1887

Chapter 16 : Immune Legions Battling Infection

MyBook is a cheap paperback edition of the original book and will be sold at uniform, low price.

Ebook: Choose a downloadable PDF or ePub file. Chapter is a downloadable PDF file. File must be downloaded within 48 hours of purchase

Buy this Chapter
Digital (?) $7.00

Preview this chapter:
Zoom in
Zoomout

Immune Legions Battling Infection, Page 1 of 2

| /docserver/preview/fulltext/10.1128/9781555818128/9781555811907_Chap16-1.gif /docserver/preview/fulltext/10.1128/9781555818128/9781555811907_Chap16-2.gif

Abstract:

Humankind has suffered many afflictions-some from the plagues of invisible microbes, some from natural disasters, and some from man's inhumanity to man. The author and his research colleagues used as a model system and studied immune responses of mice to this infectious organism. They developed a susceptible versus resistant mouse model to study and investigated the role of B cells, T cells, and macrophages, as well as cytokine responses to infection by this bacteria. In addition to studying the immune response to , they soon began to examine the effect of marijuana on the immune response system. These studies originated with the recognition that drug abusers were especially prone to HIV infection and the development of AIDS. It is obvious that further investigation of the host-parasite relationship as it relates to immune responses against microorganisms will result in what was thought to be an unattainable understanding of how the human species can survive in the "sea of microbes" that can use humans as their hosts.

Citation: Friedman H. 2000. Immune Legions Battling Infection, p 120-126. In Atlas R (ed), Many Faces, Many Microbes. ASM Press, Washington, DC. doi: 10.1128/9781555818128.ch16

Key Concept Ranking

Infection and Immunity
0.7889227
Immune Systems
0.7715555
Immune Response
0.7456384
Clinical Immunology
0.743188
Infectious Diseases
0.56288075
Legionella pneumophila
0.5416955
0.7889227
Highlighted Text: Show | Hide
Loading full text...

Full text loading...

Figures

Image of Figure 1
Figure 1

Citation: Friedman H. 2000. Immune Legions Battling Infection, p 120-126. In Atlas R (ed), Many Faces, Many Microbes. ASM Press, Washington, DC. doi: 10.1128/9781555818128.ch16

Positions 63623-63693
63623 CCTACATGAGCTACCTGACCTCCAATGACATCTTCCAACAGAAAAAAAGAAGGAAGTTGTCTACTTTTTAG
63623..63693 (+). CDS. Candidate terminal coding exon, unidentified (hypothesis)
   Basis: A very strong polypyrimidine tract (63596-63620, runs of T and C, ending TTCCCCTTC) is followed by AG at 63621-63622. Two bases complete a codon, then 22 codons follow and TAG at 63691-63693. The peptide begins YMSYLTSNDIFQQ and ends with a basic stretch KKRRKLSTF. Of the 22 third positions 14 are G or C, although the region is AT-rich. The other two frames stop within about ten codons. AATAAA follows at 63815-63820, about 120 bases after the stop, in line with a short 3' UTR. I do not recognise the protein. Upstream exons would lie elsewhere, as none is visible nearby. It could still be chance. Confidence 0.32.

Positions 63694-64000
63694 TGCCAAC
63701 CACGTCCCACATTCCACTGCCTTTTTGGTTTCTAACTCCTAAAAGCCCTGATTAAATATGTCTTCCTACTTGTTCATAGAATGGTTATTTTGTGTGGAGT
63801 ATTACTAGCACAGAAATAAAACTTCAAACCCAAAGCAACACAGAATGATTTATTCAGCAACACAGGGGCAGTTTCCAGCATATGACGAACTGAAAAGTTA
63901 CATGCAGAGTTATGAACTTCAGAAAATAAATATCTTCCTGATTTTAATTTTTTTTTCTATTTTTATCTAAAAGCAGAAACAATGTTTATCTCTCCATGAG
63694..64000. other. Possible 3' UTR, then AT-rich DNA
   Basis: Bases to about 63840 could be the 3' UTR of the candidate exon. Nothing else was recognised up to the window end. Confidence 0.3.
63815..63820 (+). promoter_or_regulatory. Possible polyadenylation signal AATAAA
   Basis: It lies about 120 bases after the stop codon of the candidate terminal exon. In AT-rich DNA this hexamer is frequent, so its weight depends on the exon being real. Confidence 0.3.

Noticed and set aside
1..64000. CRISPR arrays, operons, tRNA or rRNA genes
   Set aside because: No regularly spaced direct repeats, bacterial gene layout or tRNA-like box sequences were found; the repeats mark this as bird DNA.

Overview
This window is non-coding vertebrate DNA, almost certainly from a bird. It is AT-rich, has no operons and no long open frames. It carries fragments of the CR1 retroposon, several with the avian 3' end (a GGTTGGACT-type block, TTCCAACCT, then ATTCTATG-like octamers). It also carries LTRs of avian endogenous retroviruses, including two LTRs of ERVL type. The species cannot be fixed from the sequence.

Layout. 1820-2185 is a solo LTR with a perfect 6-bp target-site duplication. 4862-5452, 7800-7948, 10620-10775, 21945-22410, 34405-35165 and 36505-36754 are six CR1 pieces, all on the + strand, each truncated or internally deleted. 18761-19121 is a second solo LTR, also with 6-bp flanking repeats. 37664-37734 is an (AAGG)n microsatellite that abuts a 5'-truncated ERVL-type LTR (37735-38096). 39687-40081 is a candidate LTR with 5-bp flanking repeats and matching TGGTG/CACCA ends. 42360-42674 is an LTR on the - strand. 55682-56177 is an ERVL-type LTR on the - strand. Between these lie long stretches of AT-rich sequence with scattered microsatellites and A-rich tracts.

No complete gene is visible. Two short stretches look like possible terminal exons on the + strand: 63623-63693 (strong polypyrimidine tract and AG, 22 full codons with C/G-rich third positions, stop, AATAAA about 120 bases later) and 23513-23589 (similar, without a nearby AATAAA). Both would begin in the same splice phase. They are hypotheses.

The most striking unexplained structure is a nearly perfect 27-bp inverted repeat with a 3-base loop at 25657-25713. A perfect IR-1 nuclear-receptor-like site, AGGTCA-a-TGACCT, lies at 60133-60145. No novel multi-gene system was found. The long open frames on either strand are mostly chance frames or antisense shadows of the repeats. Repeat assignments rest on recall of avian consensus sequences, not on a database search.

Permissions and Reprints Request Permissions
Download as Powerpoint
Image of Figure 2
Figure 2

Citation: Friedman H. 2000. Immune Legions Battling Infection, p 120-126. In Atlas R (ed), Many Faces, Many Microbes. ASM Press, Washington, DC. doi: 10.1128/9781555818128.ch16
Permissions and Reprints Request Permissions
Download as Powerpoint

References

/content/book/10.1128/9781555818128.chap16
1. Friedman, H. 1996. Drugs of abuse as co-factors in AIDS progression. Exper. Med. Biol. 405:225229.
2. Yamamoto, Y.,, T. W. Klein,, C. Newton,, and H. Friedman. 1992. Differing macrophage and lymphocyte role in resistance to L. pneumophila. J. Immunol. 148:584589.
3. Friedman, H.,, and A. Szentivanyi. 1985. Antibacterial immunity, vaccines, and allergy. Allergology 8:357369.
4. Friedman, H. 1973. Cellular and molecular aspects of immune responses to bacterial somatic antigens. J. Infect. Dis. 128:561569.
5. Ceglowski, W.,, and H. Friedman. 1969. Murine virus leukemogenesis: relationship between susceptibility and immunosuppression. Nature 224:13181321.
6. Friedman, H. 1968. Effect of serum from tolerant mice on immunity and tolerance to a bacterial antigen. Nature 218:12611268.
7. Friedman, H. 1965. Failure of spleen cells from immunologically tolerant mice to form antibody plaques to sheep erythrocyte in agar gel. Nature 205:508510.
8. Friedman, H. 1964. Antibody plaque formation by normal spleen cell cultures exposed in vitro to RNA from immune mice. Science 146:934938.
9. Friedman, H. 1964. Inhibition of antibody plaque formation by sensitized lymphoid cells: rapid indicator of transplantation immunity. Science 145:607609.
10. Friedman, H. 1962. Transfer of antibody formation by spleen cells from immunologically unresponsive mice. J. Immunol. 89:257269.

This is a required field
Please enter a valid email address
Please check the format of the address you have entered.
Approval was a Success
Invalid data
An Error Occurred
Approval was partially successful, following selected items could not be processed due to error